US officials, lawmakers and technology leaders voiced firm opposition Thursday to efforts to bring the Internet under UN control, saying it could hurt free expression and commerce.
At a congressional hearing, the comments were united in opposition to place the Internet under the jurisdiction of the International Telecommunications Union, a United Nations agency which governs telecom systems.
"There's a strong, bipartisan consensus within the (US) administration and Congress that we must resist efforts from some countries to impose a top-down governance of the Internet," Representative Henry Waxman told the hearing.
Congresswoman Doris Matsui added that "any international authority over the Internet is troublesome, particularly if that effort is being led by countries where censorship is the norm."
A top State Department official, in prepared remarks, reaffirmed the opposition of the Obama administration to UN governance of the Internet.
"In all bilateral encounters and multilateral meetings, the United States consistently opposes the extension of intergovernmental controls over the Internet," said Philip Verveer, deputy assistant secretary of state and coordinator for IT policy, saying this would lead to "very bad outcomes."
"It inevitably would diminish the dynamism of the Internet," he said.
Verveer told lawmakers that UN control would possibly "aid in censorship and repression" in some countries.
The comments come ahead of a meeting in December of the ITU where some nations will be pressing for the agency to formally govern the Internet.
Some nations, including Russia and China, say the Internet is still controlled by the United States and that a UN effort would give a greater voice to the developing world.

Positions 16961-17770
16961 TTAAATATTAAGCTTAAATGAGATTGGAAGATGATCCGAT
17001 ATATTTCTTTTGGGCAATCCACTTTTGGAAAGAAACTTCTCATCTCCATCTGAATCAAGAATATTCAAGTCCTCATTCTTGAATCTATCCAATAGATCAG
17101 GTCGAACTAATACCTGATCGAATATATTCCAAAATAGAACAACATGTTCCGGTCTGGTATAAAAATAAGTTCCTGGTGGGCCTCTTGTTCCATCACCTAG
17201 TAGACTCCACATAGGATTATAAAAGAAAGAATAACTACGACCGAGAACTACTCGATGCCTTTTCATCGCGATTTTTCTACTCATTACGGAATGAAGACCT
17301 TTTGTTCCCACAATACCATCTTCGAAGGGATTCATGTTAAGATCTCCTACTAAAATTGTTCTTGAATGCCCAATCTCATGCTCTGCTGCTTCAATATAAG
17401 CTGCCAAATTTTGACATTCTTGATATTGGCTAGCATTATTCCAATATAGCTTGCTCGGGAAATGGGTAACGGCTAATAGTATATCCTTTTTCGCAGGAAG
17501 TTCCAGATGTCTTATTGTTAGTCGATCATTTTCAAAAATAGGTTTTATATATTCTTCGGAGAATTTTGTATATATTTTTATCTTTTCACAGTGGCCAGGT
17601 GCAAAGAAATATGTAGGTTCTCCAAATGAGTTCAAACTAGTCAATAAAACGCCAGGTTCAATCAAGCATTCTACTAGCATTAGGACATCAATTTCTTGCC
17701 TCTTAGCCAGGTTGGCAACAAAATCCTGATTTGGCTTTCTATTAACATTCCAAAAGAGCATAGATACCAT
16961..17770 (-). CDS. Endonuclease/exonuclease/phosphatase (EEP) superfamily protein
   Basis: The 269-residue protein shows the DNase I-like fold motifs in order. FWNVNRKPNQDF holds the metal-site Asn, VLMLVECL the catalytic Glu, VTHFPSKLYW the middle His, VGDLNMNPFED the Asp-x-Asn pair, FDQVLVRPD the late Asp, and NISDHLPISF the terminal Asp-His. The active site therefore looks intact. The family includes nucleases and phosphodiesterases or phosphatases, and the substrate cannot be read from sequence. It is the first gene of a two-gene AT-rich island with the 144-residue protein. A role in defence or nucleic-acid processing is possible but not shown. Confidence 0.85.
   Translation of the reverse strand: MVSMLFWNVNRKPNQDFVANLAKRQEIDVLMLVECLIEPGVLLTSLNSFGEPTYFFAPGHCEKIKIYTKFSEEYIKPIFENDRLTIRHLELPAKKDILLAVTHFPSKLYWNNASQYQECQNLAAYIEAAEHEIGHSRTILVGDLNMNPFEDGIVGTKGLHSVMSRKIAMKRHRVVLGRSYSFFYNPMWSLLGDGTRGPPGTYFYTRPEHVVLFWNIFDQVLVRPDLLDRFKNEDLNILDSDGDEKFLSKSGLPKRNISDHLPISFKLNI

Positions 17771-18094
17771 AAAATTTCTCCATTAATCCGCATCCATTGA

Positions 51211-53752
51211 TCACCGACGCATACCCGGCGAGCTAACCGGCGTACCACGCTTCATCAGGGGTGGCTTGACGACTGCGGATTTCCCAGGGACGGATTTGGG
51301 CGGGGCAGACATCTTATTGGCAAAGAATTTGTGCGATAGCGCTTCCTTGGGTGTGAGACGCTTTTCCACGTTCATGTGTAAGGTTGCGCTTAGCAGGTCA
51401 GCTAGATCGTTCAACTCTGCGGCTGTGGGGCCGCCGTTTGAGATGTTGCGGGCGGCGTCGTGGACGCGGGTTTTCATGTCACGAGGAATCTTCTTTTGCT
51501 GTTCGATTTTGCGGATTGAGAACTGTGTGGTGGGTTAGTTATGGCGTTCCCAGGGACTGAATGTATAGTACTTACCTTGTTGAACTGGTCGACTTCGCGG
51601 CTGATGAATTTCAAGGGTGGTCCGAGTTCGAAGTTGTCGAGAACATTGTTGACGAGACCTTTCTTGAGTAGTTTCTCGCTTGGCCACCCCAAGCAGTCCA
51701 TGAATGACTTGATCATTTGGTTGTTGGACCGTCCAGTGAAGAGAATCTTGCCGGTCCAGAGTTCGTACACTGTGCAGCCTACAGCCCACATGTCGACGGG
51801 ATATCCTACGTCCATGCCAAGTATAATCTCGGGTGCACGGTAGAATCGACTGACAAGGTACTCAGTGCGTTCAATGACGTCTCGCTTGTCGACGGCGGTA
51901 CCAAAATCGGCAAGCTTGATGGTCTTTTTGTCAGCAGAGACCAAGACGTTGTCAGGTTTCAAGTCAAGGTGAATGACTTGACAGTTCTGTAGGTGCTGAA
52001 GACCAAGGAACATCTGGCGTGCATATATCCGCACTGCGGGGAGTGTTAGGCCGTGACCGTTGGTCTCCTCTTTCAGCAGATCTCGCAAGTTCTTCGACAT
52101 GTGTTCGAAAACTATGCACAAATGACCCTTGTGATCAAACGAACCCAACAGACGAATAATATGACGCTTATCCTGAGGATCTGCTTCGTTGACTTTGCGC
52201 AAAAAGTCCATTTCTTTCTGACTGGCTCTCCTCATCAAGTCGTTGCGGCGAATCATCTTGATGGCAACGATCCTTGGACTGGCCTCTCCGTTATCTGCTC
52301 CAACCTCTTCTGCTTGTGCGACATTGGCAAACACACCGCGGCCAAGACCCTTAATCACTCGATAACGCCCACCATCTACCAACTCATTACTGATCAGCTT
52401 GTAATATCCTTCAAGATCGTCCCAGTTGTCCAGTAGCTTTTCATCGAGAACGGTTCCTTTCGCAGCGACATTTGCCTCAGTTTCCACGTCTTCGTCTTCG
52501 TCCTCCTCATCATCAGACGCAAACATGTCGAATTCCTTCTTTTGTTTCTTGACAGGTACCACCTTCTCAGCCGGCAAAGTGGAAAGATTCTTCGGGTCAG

But many in the US fear a UN-governed Internet would give authoritarian nations the power to throttle free speech, and allow others to impose tariff or other restrictions.
The Internet is currently a loosely governed network, with an address system managed by a nonprofit association that was recently opened to include nongovernment groups and other organizations around the world.
A staff memo to the House Energy and Commerce Committee, which called Thursday's hearing, said handing over the Internet to the UN "could jeopardize not only its vibrancy, but also the economic and social benefits it brings to the world."
Vint Cerf, a computer scientist often called the "father of the Internet," who is now Google's "chief Internet evangelist," also expressed concern about the proposal.
"The Internet's success has generated a worrying desire by some countries' governments to create new international rules that would jeopardize the network's innovative evolution and its multi-faceted success," he said in prepared remarks.
A move to UN control, he said, "holds profound -- and I believe potentially hazardous -- implications for the future of the Internet and all of its users. If all of us do not pay attention to what is going on, users worldwide will be at risk of losing the open and free Internet that has brought so much to so many."
Sally Shipman Wentworth of the Internet Society, an advisory panel, said the current system works well, and that UN governance "could lead to a more fragmented, less interoperable global network."
US Federal Communications Commissioner Robert McDowell said the proposals represent threats to the Internet.
"For many years now, scores of countries led by China, Russia, Iran, Saudi Arabia, and many others, have pushed for, as then-Russian Prime Minister Vladimir Putin said almost a year ago, 'international control of the Internet' through the ITU," he told the panel.
"Such a scenario would be devastating to global economic activity, but it would hurt the developing world the most."
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